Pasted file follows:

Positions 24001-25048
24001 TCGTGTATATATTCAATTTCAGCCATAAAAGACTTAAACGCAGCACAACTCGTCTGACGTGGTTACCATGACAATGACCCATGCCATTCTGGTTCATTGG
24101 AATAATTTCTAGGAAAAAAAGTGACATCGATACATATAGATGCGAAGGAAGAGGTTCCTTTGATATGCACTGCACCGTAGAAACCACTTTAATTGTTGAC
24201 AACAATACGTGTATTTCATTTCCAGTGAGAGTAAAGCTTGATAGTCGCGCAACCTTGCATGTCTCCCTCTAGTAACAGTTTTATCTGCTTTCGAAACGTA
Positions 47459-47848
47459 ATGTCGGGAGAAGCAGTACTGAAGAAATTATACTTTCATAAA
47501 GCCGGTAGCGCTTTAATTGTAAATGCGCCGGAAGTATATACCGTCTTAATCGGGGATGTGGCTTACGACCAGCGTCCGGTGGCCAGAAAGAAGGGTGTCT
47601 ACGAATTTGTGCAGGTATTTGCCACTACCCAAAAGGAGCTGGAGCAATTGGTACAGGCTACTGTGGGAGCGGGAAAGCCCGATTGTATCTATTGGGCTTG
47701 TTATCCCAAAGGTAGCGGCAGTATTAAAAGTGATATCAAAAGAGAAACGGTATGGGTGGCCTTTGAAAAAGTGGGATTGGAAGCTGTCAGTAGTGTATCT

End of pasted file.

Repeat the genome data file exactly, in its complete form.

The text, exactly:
Positions 24001-25048
24001 TCGTGTATATATTCAATTTCAGCCATAAAAGACTTAAACGCAGCACAACTCGTCTGACGTGGTTACCATGACAATGACCCATGCCATTCTGGTTCATTGG
24101 AATAATTTCTAGGAAAAAAAGTGACATCGATACATATAGATGCGAAGGAAGAGGTTCCTTTGATATGCACTGCACCGTAGAAACCACTTTAATTGTTGAC
24201 AACAATACGTGTATTTCATTTCCAGTGAGAGTAAAGCTTGATAGTCGCGCAACCTTGCATGTCTCCCTCTAGTAACAGTTTTATCTGCTTTCGAAACGTA
Positions 47459-47848
47459 ATGTCGGGAGAAGCAGTACTGAAGAAATTATACTTTCATAAA
47501 GCCGGTAGCGCTTTAATTGTAAATGCGCCGGAAGTATATACCGTCTTAATCGGGGATGTGGCTTACGACCAGCGTCCGGTGGCCAGAAAGAAGGGTGTCT
47601 ACGAATTTGTGCAGGTATTTGCCACTACCCAAAAGGAGCTGGAGCAATTGGTACAGGCTACTGTGGGAGCGGGAAAGCCCGATTGTATCTATTGGGCTTG
47701 TTATCCCAAAGGTAGCGGCAGTATTAAAAGTGATATCAAAAGAGAAACGGTATGGGTGGCCTTTGAAAAAGTGGGATTGGAAGCTGTCAGTAGTGTATCT